By Lisa Ramkissoon
Citizenship and Immigration Canada previously suspended sponsorship of parents and grandparents since November 4, 2011 but announced last Friday that the program will reopen on January 2014. This bar was an Action Plan for Faster Family Reunification in Canada.
Citizenship and Immigration Canada will re-open new program for Parent and Grandparent (PGP) program on January 2, 2014. The government is hoping that by January 2014 the backlog and wait times in the program will be cut in half.
“The Action Plan for Faster Family Reunification is on track to meet the goals of cutting in half the backlog and wait times in the Parent and Grandparent program,” said Citizenship, Immigration and Multiculturalism Minister Jason Kenney. “It is very important that we continue to make progress and not return to the old broken system with wait times as long as a decade-that would be unfair to families.”
The Minister introduced on May 10, 2013 Phase II of the Action Plan for Faster Family Reunification to provide even faster processing times, reduce the backlog further, prevent future backlogs, ensure that families have the financial means to support those they sponsor, and protect the interests of taxpayers.
Some of the changes to be expected are that first in 2012 and 2013, Canada will admit 50,000 parents and grandparents as permanent residents. This figure represents the highest level of parents and grandparents admitted in 20 years. In 2014, Canada will maintain high levels of admissions to parents and grandparents.
Secondly, the Super Visa will become permanent and will continue to provide flexibility for families who can apply for a 10-year multiple-entry visa, allowing visa holders to remain in Canada up to two years at a time. To date, over 15,000 Super Visas have been issued since the program’s launch in December 2011 with approval rates averaging 86 percent.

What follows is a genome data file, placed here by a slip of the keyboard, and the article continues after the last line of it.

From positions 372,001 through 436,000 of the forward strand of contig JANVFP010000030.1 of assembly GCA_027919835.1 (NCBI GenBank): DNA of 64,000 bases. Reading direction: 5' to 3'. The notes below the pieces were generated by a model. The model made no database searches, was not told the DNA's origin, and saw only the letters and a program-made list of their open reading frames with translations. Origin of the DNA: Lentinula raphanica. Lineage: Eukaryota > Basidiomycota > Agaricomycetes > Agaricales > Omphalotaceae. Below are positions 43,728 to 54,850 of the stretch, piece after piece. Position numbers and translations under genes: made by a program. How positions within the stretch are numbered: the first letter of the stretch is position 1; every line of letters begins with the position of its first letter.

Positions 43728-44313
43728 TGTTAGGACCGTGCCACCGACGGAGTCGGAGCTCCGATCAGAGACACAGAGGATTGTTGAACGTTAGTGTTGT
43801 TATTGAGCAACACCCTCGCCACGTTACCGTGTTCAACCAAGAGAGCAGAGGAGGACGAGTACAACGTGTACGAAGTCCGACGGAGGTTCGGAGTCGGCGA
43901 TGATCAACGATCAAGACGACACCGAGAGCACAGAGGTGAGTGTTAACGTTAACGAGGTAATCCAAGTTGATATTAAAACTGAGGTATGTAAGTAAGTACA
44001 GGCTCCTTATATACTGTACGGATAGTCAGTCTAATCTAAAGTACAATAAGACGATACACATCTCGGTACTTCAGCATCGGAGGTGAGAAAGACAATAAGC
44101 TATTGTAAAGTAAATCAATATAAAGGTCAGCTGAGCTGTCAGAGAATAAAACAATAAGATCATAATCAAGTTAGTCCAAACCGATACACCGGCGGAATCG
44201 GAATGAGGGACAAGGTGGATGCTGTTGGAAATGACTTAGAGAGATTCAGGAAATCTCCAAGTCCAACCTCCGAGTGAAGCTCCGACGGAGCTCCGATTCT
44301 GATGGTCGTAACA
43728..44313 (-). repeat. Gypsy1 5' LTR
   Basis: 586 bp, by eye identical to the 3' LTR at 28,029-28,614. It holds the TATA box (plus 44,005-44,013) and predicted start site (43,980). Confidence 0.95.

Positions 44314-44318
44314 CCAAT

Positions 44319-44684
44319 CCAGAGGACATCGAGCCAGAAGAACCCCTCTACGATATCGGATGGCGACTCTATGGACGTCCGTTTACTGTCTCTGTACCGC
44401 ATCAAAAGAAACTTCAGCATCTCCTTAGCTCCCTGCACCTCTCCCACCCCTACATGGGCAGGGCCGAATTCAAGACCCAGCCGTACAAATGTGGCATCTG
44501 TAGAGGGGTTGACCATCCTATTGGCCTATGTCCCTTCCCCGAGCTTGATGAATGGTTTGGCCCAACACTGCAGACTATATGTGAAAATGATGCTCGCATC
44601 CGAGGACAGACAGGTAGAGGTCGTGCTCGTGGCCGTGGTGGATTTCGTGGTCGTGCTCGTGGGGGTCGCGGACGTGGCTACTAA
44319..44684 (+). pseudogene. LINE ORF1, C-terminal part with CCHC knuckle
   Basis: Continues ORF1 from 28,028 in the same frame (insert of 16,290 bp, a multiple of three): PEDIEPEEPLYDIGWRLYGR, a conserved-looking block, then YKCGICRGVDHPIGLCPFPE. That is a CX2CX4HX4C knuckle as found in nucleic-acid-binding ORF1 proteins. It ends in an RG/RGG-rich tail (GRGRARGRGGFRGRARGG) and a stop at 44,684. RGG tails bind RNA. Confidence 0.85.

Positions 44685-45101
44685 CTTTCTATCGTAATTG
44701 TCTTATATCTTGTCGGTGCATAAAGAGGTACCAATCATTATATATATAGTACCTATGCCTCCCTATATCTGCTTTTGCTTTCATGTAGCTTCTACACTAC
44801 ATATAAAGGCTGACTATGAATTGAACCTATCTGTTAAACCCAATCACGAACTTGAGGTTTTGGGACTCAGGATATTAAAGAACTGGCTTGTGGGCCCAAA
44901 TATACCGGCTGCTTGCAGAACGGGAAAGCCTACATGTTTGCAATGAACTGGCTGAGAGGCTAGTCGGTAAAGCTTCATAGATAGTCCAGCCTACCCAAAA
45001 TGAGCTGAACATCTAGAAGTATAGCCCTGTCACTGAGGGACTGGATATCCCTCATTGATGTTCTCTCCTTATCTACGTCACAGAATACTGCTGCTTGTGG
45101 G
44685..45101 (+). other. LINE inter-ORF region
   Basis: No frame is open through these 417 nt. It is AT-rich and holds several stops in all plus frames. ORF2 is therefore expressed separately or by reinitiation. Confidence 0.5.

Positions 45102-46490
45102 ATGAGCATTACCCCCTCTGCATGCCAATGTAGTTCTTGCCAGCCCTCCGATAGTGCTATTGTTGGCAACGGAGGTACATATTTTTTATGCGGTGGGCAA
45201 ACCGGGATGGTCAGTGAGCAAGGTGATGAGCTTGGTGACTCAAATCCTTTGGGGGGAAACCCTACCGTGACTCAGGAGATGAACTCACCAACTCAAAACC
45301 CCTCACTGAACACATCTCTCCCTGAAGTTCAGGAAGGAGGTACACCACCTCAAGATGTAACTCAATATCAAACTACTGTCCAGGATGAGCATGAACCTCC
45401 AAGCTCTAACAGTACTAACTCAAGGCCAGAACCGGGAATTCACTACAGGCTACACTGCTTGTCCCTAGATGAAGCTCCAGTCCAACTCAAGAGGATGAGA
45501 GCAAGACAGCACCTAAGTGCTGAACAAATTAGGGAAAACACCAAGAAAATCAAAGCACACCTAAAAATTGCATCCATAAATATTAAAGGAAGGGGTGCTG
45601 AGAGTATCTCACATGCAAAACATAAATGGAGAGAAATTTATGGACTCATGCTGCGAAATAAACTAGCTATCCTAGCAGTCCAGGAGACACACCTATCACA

Thirdly, the new qualifying criteria for permanent residency sponsorship of parents and grandparents will increase the financial responsibility of sponsors to ensure they have the means to support those they sponsor, while limiting the program’s cost to taxpayers and Canada’s strained health and social programs. The reasoning behind this was outlined in the Regulatory Impact Assessment Statement and mainly as a result of new arrivals applying for social assistance and sponsors failing to maintain their promise of support to parents.
It is proposed that 5,000 new sponsorship applications will be accepted in the program in 2014. By accepting 5,000 applications in 2014 while maintaining high levels, the government will be able to further reduce the remaining backlog so that families can be reunited more quickly. In November 2011 when the bar was placed on sponsorships, the processing time was five to 10 years. The possibility of alleviating the hardships that some parents were facing overseas were becoming far from reality.
Minister Kenny said, “these new criteria ensure sponsored family members are well supported by their sponsors throughout their time in Canada.” “The redesigned Parent and Grandparent program reunites families faster while respecting Canadian taxpayers and the limited resources for health and social programs.”
Canada has one of the most generous family reunification programs in the world. The United States, United Kingdom, Australia and New Zealand do not allow grandparents to be sponsored at all or only in very limited circumstances, and they have very restrictive criteria for the sponsorship of parents.
One of the final amendments to come into effect on January 2014 is the reduction age of dependent children who will accompany parents on their immigration to Canada. The current age of dependent children introduced on June 28, 2002 with the new Immigration and Refugee Protection Act is 21 years and under. The exception to dependent that is over 21 years old was for children who were full time students in school. As of January 2014 the age limitation imposed will be 18 years and younger.
An overall assessment of the upcoming changes, it is not in keeping with the existing immigration objectives of promoting family reunification in Canada. We just have to wait and see if after many consultations by the government, that the qualifying criteria will be amended and that the dependent’s age will also change or remain at 21 years.